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The Movies Influenced by ‘The Red Shoes’

We highlight eight movies that came on the heels of the Powell and Pressburger classic.
The Criterion Collection
By  · Published on April 4th, 2019

The Royal Tenenbaums (2001)

The Royal Tenenbaums

As we learned from Wes Anderson‘s commentary track for The Royal Tenenbaums, his opening title shot was inspired by the opening title shot for The Red Shoes. It’s not the most blatant homage, but both do feature candles (Tenenbaums has two) and both movies’ openings make reference to a book as their source material (Tenenbaums‘ is fake). Some believe the address of the Tenenbaums’ home being the made up “111 Archer Avenue” is also a reference to Powell and Pressburger’s production company, The Archers.

While at Cannes promoting Moonlight Kingdom in 2012, Anderson addressed the influence of the filmmakers on all his work. As quoted by The Playlist via IndieWire:

“Some of the movies that have most inspired me especially in a visual way are the Michael Powell and Emeric Pressburger films … so much of that work is about making these visual … quite artificial films, and there’s something very exciting about what they’ve made that’s in front of the camera, and you know ‘The Red Shoes,’ in particular, is the subject matter too…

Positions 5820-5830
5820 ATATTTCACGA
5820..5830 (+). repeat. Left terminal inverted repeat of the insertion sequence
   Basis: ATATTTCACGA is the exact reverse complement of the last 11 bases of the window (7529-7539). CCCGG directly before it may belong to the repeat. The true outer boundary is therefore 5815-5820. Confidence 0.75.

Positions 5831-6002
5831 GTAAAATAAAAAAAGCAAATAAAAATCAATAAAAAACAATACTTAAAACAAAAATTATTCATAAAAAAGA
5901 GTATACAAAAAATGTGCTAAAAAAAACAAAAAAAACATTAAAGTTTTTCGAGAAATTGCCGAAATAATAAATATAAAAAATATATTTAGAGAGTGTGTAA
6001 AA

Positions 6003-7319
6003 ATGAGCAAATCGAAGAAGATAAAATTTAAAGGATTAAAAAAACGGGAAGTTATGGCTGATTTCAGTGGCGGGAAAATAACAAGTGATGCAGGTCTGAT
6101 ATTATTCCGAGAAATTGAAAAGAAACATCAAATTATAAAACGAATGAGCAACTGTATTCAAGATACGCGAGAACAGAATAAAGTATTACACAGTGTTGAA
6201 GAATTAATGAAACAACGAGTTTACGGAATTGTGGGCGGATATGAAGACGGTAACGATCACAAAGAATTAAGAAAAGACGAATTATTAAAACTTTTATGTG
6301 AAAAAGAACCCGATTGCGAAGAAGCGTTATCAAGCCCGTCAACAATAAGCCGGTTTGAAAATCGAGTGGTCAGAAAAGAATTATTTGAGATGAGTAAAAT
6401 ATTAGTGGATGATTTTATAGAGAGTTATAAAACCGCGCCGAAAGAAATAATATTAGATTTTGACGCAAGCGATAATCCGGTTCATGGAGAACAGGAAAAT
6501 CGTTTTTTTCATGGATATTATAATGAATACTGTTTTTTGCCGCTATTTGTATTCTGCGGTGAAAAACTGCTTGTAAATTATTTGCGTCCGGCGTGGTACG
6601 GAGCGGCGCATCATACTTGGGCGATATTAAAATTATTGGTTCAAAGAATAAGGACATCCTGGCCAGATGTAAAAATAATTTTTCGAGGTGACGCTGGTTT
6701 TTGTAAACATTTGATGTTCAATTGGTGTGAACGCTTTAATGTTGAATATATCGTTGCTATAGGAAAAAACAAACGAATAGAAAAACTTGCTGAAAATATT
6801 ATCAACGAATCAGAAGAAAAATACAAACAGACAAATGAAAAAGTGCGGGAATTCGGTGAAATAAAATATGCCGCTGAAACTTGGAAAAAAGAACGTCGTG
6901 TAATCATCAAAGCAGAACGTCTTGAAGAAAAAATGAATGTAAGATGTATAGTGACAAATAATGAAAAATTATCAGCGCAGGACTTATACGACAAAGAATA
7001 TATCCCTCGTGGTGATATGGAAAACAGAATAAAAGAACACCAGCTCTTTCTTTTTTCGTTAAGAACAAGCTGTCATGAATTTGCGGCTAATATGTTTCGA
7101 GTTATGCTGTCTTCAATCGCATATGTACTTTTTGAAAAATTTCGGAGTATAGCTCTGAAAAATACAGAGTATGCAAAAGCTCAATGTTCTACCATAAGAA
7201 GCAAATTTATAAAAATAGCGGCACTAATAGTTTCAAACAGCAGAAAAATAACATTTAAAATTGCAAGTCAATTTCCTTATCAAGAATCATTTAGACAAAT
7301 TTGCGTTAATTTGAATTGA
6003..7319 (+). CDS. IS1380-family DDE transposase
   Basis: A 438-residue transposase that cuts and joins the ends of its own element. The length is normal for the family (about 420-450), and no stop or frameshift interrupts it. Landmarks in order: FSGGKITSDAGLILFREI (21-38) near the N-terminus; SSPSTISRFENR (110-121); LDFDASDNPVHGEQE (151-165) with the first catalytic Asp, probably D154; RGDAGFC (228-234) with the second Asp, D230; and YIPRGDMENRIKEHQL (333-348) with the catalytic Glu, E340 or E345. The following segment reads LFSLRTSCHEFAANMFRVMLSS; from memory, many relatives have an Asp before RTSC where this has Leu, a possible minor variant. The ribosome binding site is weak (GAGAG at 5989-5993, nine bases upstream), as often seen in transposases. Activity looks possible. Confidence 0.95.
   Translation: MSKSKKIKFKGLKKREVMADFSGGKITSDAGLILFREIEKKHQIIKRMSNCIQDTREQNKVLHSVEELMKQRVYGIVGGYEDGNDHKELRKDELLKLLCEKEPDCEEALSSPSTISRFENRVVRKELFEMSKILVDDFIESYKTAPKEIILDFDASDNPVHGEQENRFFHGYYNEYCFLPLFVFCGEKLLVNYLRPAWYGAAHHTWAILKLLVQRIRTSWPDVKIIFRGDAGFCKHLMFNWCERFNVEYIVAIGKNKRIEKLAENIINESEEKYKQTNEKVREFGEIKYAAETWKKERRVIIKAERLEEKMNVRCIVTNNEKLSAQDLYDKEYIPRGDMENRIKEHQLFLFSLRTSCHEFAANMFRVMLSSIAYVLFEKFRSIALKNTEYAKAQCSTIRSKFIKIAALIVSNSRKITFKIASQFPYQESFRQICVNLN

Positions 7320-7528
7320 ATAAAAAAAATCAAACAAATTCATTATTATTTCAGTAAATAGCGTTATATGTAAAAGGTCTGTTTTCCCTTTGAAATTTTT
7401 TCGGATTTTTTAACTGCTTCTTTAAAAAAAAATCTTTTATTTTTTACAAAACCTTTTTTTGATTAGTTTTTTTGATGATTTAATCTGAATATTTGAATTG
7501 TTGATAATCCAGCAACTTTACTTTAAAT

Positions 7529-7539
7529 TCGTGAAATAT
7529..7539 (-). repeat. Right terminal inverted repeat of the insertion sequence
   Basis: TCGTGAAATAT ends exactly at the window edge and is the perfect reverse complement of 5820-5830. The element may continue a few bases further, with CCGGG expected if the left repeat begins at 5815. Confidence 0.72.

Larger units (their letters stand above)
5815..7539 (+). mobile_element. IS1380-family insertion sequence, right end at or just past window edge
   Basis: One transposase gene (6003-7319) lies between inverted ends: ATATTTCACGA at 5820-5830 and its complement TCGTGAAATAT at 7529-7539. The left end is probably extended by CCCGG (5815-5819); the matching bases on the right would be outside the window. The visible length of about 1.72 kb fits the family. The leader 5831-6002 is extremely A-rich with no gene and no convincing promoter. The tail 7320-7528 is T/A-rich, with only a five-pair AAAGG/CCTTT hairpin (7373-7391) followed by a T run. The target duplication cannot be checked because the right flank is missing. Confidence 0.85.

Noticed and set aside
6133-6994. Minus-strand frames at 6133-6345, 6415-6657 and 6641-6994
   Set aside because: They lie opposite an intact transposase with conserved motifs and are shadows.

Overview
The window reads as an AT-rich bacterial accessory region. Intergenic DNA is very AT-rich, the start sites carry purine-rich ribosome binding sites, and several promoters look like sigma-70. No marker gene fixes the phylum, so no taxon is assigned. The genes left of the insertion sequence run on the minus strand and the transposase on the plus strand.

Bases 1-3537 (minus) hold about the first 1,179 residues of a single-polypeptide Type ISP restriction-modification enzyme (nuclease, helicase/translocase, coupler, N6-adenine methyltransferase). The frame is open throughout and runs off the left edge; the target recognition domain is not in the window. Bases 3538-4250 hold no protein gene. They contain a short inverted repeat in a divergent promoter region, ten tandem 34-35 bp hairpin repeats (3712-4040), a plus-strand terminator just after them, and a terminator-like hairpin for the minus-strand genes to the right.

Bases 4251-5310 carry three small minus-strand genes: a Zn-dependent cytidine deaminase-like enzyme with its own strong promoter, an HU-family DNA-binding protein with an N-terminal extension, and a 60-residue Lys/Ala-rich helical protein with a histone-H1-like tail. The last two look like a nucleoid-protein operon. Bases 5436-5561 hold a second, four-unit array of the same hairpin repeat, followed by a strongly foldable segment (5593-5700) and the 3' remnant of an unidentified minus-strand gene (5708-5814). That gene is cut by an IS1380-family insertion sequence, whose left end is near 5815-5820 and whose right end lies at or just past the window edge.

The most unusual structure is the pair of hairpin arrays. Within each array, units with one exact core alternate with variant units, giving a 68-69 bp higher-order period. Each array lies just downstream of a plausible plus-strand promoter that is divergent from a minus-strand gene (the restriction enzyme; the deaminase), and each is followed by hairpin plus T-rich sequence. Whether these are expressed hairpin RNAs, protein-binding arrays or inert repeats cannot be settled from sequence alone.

“I also would say Powell and Pressburger are a very good inspiration for music as well. ‘The Red Shoes’ is a movie where there’s a very long sequence where the music was written first and the movie was made to the music, I mean it was a dance so it makes sense.”

The Pervert’s Guide to Cinema (2006)


Yeah, I would be the one to figure out a documentary that’s been influenced by The Red Shoes. And not one that’s just about Cardiff or Scorsese or film history. In The Pervert’s Guide to Cinema, the iconic philosopher and cultural critic Slavoj Zizek uses the Powell and Pressburger film as illustrative material for his discussion of “partial objects” (body parts without bodies) and marks the titular shoes as immortally driven “undead objects.”

Black Swan (2010)

Black Swan

Two movies about prima ballerinas whose stories end in tragedy, and they both have a color in their title — how could they not be linked?  Well, Black Swan writer/director Darren Aronofsky claims it’s all a coincidence. “I wasn’t really influenced by it,” he told Collider when asked about the link to The Red Shoes. “I really didn’t ever try to be influenced by it because it’s such a masterpiece. The dance sequences were so ahead of their time. I just kept it in the back of my head. It was a long time ago.”

He’s claimed elsewhere that he had been working on Black Swan before he even ever saw The Red Shoes. His reasoning for the easy comparison? “I saw that there were similarities in the story, but I think that’s because we both went back to ballet and pulled from ballet for the different characters and stuff, so we ended up in similar places,” he told Collider. That could be true, as the meta demises of their respective heroines are based on the characters’ deaths in their ballets, The Red Shoes and Swan Lake, respectively.